Become a Message Editor Pro With These FAQs

Laura Sullivan, Digital Designer

Laura Sullivan, Digital Designer

Our intuitive drag-and-drop Message Editor has made it easier than ever to build and deploy responsive emails both easily and effectively. But let’s go beyond the basics and walk through some of the Message Editor questions that we hear most often on the Bronto professional services design team. These tips and tricks will help you take your email templates and email campaigns to the next level.

Message Branding FAQs

What are retina images and why should I care?

Retina images are images designed within a canvas that is 2x the size of your native template width – therefore they have double the amount of pixels:

Retina image comparison

So if you have a 600px-wide email template, design your email creative at 1200px. The primary reason to do this is to account for devices with retina screens – we’re talking about almost all Apple products. And with a large percentage of your customers viewing your emails on an iPhone, you’ll want to be sure those images are crisp, clean and easy to read. Ignoring these users can make your brand come across as careless – and no one wants that!

Note: Keep an eye on file size with retina images! When saving for web, save at a lower percentage (I generally save at between 60 and 70%) to keep that file size down to account for deliverability and loading time.

 Am I limited to using web-safe fonts?

 Not at all! We have a great step-by-step post that walks you through how to implement ANY font into your template. That’s right: Now you can use custom fonts that can be hosted within Bronto or Google fonts. Please note that Bronto cannot guarantee your customers will see the font when they receive the message, since custom fonts aren’t supported by most email clients. You can specify a default font family that these customers will see instead.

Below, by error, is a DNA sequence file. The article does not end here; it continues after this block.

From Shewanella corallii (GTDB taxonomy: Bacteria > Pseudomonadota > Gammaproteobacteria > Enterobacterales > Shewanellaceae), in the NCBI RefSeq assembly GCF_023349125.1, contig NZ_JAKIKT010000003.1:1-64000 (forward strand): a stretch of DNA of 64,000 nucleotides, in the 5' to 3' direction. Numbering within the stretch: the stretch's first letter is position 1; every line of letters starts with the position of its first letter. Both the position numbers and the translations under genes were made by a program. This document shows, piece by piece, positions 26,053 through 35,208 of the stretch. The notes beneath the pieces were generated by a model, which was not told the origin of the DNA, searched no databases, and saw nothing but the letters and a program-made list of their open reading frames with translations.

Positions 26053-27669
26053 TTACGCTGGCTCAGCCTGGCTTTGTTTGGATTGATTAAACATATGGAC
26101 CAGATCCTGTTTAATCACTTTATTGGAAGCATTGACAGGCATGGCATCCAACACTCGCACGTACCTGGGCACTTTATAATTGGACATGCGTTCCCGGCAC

How can I apply Cascading Style Sheets (CSS) styling not available natively in the Message Editor?

There are a lot of great native styling features within the Message Editor, but here are a few that the Bronto digital designers get requests for all the time and how to apply them using simple CSS.

Letter Spacing:

Grab the container or element CSS class and copy it.

CSS rules

Then paste that container in Edit CSS (under the Settings tab) with the following CSS style as you need it.
CSS rulesHover Effect:

This effect is particularly effective with buttons, but can be applied however you wish (such as for an alternate view of a product). In this basic example, we are targeting all buttons within the message (.button).

CSS rules

Note: This neat little trick works in Apple Mail, Yahoo!, most versions of Gmail and some versions of Outlook. In all other email clients, you’ll just simply see the original image.

Message Editor Dynamic Content FAQs

How do I add a subscriber’s first name to the subject line?

This is an oldie but a goodie. Personalizing subject lines (or content within the message) using contact field tags is a simple yet effective way to grab your customer’s attention.

Select Make Subject Dynamic in the drop-down menu next to the subject line field in the message editor.

Personalize subject line

Work backward and start by creating a backup subject line for contacts for whom you don’t have first name information. Then insert the first name field into the subject line for all others.